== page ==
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Congress calling league heads to Washington

WASHINGTON -- The commissioners and union leaders for professional sports leagues keep tweaking -- or offering to tweak -- their drug-testing policies. And lawmakers keep hauling them back to Capitol Hill, looking for more.

This time, Major League Baseball chief Bud Selig wanted some backup.

Career home run leader Hank Aaron and four other baseball Hall
of Famers planned to accompany Selig to a Senate Commerce Committee
hearing Wednesday, the latest in a series of sessions on steroids.

Selig invited Aaron, Ryne Sandberg, Phil Niekro, Robin Roberts
and Lou Brock to attend the hearing, a baseball official told The
Associated Press on condition of anonymity. The official was not
authorized to disclose that information.

As of Tuesday night, there were no plans to have the former
stars testify, and none was on the witness list posted on the
committee's Web site.

Selig, baseball union head Donald Fehr, and officials from the
National Football League, National Basketball Association and
National Hockey League were called to discuss two pieces of Senate
legislation that would standardize drug policies across sports.
Three similar bills have been introduced in the House.

Sen. John McCain, an Arizona Republican, sponsored the Clean
Sports Act, a companion to the House bill introduced by Government
Reform Chairman Tom Davis. Sen. Jim Bunning, a Kentucky Republican
and former pitcher elected to baseball's Hall of Fame in 1996,
sponsored the Professional Sports and Integrity Act.

Both of those call for a two-year suspension the first time an
athlete fails a drug test and a lifetime ban after a second failed
test. The four leagues whose officials were to appear Wednesday
have less strict penalties, though all have toughened or proposed
toughening their programs in recent months -- in some cases, right
before or after congressional hearings on the subject.

"If they would take seriously the bills before the Congress and
negotiate some kind of settlement that is close to the bills in the
House and in the Senate, then I think major league sports and their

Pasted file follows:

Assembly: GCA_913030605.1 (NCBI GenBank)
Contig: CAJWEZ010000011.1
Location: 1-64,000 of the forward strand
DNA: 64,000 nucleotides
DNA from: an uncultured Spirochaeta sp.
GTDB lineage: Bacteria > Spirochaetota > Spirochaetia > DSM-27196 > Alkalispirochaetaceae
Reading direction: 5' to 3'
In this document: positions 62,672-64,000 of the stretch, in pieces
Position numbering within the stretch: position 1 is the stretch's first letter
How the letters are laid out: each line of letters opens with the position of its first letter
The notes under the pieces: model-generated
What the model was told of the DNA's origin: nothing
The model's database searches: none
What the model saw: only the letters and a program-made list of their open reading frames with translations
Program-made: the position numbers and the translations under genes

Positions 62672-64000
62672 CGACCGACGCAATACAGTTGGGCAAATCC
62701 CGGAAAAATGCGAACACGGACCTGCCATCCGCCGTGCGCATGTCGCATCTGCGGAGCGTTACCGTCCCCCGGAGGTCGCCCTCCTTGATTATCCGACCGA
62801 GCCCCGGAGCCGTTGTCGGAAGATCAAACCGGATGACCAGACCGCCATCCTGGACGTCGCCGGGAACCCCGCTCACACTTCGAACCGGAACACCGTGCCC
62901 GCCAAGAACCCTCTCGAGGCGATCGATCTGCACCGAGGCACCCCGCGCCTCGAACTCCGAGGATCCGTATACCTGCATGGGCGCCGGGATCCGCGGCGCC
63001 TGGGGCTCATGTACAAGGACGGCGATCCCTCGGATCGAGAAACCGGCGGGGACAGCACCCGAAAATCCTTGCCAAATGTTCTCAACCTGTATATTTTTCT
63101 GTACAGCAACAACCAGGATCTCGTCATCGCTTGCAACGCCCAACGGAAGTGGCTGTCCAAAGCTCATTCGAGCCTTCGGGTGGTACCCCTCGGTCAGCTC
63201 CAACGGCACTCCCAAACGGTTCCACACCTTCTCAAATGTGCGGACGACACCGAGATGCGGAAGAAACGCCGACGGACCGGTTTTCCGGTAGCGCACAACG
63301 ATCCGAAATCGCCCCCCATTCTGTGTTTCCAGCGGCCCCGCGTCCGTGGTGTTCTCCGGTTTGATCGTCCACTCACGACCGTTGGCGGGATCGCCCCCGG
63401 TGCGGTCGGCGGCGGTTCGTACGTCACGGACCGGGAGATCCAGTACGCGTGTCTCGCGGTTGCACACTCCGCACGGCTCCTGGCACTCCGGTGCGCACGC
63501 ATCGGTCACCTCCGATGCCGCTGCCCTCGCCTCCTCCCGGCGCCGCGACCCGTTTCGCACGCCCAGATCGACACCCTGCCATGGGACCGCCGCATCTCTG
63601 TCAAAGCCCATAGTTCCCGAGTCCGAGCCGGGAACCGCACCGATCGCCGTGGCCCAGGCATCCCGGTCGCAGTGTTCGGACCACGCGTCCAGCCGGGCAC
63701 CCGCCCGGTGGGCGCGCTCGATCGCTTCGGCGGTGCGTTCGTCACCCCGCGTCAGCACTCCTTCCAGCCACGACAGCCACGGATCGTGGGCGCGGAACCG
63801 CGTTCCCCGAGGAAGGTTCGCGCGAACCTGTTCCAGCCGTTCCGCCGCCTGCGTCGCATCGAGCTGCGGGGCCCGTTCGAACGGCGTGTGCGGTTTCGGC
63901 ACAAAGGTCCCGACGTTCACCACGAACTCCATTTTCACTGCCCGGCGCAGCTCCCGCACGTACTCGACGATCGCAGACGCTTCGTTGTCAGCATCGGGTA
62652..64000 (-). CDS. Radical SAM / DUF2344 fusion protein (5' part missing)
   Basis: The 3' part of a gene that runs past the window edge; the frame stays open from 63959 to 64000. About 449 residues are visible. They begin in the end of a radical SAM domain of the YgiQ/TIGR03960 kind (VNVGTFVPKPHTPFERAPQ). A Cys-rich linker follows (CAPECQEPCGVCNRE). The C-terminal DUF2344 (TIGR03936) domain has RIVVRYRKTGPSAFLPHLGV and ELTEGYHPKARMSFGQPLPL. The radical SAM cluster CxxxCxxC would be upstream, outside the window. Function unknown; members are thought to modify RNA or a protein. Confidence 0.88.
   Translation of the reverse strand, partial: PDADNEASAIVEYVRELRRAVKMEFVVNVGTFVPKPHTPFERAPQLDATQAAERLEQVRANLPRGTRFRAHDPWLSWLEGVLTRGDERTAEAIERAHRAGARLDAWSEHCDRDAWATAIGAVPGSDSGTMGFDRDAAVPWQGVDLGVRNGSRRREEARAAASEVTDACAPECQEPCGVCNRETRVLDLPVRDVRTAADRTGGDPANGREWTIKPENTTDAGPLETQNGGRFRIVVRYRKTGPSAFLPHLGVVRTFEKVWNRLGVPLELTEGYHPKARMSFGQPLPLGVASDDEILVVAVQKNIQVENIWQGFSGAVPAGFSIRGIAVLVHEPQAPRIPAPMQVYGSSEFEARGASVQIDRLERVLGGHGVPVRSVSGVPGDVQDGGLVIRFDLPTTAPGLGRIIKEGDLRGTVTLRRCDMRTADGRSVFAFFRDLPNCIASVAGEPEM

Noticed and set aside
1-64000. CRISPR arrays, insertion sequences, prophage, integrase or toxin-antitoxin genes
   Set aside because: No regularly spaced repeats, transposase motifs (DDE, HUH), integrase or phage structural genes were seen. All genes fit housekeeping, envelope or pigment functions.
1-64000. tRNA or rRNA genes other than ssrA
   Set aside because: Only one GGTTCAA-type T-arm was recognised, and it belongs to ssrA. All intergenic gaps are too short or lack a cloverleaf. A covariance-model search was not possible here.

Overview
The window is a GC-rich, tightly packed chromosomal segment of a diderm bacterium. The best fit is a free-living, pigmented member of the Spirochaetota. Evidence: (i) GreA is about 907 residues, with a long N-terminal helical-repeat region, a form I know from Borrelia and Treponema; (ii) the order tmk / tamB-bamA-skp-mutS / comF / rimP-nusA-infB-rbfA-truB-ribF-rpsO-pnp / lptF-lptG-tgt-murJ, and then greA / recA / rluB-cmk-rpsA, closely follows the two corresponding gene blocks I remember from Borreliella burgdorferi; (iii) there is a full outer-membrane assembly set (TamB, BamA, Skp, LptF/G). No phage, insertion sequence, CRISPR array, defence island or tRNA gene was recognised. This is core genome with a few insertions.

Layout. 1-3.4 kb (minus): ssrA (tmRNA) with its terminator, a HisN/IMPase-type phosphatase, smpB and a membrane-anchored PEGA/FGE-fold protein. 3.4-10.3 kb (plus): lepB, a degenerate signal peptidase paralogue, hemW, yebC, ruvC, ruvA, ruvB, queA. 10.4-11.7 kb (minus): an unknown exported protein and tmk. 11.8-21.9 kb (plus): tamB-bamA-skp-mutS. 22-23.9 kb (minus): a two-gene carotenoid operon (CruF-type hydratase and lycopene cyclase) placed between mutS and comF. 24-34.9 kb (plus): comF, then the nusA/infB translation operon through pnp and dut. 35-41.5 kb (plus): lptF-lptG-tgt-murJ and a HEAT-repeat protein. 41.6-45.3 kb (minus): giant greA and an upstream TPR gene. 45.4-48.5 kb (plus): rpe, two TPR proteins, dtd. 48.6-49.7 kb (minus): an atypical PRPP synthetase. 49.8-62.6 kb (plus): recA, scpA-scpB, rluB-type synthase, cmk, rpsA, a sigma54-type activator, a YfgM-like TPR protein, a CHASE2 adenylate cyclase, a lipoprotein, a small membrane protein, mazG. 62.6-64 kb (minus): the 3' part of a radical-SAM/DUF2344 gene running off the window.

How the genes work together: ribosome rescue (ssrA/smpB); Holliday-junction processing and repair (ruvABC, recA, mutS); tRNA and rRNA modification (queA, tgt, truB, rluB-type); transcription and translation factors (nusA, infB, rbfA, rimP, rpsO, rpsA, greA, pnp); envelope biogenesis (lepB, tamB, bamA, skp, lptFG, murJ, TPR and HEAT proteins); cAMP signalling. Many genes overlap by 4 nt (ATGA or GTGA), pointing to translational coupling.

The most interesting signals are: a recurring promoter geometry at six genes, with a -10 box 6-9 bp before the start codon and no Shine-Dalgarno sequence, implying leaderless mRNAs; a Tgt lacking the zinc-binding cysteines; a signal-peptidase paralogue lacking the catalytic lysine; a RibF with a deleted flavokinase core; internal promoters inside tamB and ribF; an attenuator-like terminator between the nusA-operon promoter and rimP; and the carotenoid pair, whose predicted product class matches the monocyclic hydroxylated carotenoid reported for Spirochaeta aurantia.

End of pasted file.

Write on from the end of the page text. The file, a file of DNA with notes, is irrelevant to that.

unions could get away without having legislation passed by the
Congress," Bunning said Tuesday. "I don't see that happening."

He expects legislation to reach the floor of Congress before the
end of the year.

Bunning was dismissive of Fehr's offer to accept a 20-game
penalty instead of 10 days for first-time steroid offenders, a
proposal outlined Monday in a letter to Selig.

"Basically, he says, 'In your face. Twenty games, take it or
leave it.' That's completely unacceptable to the Congress,"
Bunning said.

Selig called in April for a 50-game suspension after an initial
positive test, a 100-game ban for second-time offenders and a
lifetime ban for a third violation. Selig took the get-tough
approach about five weeks after lawmakers on Davis' panel grilled
Selig, Fehr and players, including Rafael Palmeiro, about steroids.

"If that were enacted into an agreement," Bunning said,
referring to Selig's offer, "we could live with that, because that
is a reasonable approach. What Donald Fehr has proposed is totally
and completely unreasonable."

Asked about Fehr's letter, McCain said: "My initial reaction is
that it doesn't include the 'three strikes and you're out'
provision."

That mirrored Bunning's criticism of other leagues' drug
policies.

"If they give us the excuse that they're tied in to collective
bargaining agreements and they can't do anything," Bunning said,
"then it's up to Congress to change it and make it the law of the
land."